Review – All Wrapped Up And No Place To Go (“The Mummy”)

Here we go… again! That’s right, kiddies, it’s yet another reboot/reimagining of a movie that’s barely 20-years-old, but this time Universal Pictures really hopes to kick-start their Universal Filmland Monster world (Mummy, Frankenstein, Dracula, et al) just like the DC or Marvel Universe. Dark Universe they’re calling it. (giggle giggle) Yeah, good luck with that!
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Backstories are nice and we are treated to one (via narration) after a London subway excavation unearths an ancient Crusader burial vault. We learn of the treacherous Egyptian Princess Ahmanet (Sofia Boutella) who, determined to usurp the throne from daddy dearest, sells her soul to the demon god Set and becomes pure evil herself. But she’s caught and mummified and that leads us to modern day Iraq and two wacky illegal grave robbers of antiquities. Nick Morton (Tom Cruise) and his buddy, Sergeant Chris Vail (Jake Johnson) find, quite coincidentally, Ahmanet’s last hidden resting place and that’s where the trouble begins.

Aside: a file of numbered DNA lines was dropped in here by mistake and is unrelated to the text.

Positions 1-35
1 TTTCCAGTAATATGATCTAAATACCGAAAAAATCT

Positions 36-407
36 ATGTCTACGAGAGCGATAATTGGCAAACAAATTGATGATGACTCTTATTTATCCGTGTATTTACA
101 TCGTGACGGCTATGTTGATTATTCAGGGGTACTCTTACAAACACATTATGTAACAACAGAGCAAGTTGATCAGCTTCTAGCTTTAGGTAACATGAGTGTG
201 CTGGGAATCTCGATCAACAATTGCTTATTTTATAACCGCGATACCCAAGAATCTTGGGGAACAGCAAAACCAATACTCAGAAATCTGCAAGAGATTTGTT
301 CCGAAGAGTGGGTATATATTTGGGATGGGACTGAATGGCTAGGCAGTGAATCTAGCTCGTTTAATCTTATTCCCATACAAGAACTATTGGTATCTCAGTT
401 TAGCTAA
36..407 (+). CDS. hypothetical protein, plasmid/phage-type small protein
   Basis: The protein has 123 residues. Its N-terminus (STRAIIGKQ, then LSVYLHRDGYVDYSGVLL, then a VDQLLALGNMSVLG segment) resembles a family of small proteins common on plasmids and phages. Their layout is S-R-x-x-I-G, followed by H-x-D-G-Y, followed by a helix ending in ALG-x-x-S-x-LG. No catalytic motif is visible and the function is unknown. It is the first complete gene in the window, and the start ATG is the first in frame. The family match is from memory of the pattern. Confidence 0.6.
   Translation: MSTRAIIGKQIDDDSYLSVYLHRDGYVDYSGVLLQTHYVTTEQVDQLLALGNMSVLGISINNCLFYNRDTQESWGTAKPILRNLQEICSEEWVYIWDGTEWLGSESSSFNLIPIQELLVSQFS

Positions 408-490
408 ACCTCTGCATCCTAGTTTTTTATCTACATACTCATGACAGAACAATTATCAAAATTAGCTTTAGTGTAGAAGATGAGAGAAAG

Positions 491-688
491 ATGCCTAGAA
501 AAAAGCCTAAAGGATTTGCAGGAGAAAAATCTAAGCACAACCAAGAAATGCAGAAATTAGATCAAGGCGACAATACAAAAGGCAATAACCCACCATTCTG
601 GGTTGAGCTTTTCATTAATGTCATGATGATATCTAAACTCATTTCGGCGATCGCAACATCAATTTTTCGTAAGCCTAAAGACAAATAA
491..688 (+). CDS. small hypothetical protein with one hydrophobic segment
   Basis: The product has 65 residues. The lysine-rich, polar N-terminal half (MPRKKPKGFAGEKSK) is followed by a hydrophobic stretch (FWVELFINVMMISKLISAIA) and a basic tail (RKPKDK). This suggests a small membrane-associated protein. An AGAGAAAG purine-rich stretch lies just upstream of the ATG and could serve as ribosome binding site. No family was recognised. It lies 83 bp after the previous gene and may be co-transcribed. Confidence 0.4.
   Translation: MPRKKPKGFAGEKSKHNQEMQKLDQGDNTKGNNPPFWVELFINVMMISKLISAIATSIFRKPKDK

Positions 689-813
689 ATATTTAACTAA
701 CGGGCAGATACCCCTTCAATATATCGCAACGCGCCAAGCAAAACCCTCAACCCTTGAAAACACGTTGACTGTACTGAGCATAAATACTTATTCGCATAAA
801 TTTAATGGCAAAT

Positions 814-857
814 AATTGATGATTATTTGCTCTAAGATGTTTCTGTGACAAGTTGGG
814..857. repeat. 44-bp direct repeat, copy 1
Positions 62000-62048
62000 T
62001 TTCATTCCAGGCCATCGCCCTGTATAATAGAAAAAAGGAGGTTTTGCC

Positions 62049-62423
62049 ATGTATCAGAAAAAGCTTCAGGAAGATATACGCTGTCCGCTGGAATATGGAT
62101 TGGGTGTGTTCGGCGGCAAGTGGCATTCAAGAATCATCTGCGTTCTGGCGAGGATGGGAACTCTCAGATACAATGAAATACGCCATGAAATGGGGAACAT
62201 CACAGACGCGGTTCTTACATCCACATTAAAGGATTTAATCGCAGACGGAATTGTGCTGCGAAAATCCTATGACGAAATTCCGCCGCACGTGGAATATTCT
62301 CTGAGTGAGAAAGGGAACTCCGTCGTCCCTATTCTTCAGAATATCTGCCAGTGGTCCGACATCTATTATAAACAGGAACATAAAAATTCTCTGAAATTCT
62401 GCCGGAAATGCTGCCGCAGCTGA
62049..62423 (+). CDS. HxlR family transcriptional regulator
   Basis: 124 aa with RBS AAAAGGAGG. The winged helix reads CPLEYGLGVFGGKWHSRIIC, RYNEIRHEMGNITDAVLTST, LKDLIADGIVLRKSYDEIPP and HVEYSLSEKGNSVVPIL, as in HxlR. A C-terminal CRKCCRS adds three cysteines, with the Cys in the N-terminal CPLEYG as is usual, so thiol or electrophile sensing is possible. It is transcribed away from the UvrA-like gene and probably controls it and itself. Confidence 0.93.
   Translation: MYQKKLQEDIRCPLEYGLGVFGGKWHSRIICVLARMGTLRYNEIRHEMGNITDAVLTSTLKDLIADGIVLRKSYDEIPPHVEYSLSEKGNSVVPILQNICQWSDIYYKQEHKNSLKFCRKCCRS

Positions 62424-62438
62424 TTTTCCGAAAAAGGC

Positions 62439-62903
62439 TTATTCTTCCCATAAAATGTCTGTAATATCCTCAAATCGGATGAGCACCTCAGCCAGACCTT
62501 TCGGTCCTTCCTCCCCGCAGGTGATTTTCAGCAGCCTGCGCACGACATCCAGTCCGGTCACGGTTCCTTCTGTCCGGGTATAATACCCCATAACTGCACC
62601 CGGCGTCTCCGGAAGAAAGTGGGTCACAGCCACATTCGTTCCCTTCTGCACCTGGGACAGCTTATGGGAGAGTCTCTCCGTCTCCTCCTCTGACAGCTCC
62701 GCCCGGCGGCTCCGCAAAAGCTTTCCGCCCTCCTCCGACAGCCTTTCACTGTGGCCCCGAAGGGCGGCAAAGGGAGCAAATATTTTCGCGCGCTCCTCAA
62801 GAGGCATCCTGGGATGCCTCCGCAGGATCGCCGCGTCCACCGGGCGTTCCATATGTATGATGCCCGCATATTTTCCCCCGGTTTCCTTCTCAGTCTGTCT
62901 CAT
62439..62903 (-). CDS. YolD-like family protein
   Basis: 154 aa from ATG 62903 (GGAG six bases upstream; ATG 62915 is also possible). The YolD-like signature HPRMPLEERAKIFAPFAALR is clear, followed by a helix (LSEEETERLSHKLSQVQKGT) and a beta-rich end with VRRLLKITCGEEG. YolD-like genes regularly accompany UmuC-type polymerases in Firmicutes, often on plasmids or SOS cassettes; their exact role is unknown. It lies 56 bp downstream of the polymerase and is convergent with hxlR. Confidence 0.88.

Transporting Ahmanet’s huge sarcophagus back to England is tricky, especially with nosy archaeologist Jenny Halsey (Annabelle Wallis) along for the ride. Chris goes crazy from a camel spider bite, the plane gets attacked by a weird bird strike, and nearly everyone dies in the subsequent crash. But Nick survived. . .or did he? Looks like his close encounter with Ahmanet made him her “chosen one” and now they’re linked (like Harry Potter and Voldemort). Not only that, but dead Chris keeps popping up (like in American Werewolf In London) and giving Nick advice. Advice like Ahmanet wants Nick to join with her to complete a ritual she started a millennia ago using a particular dagger.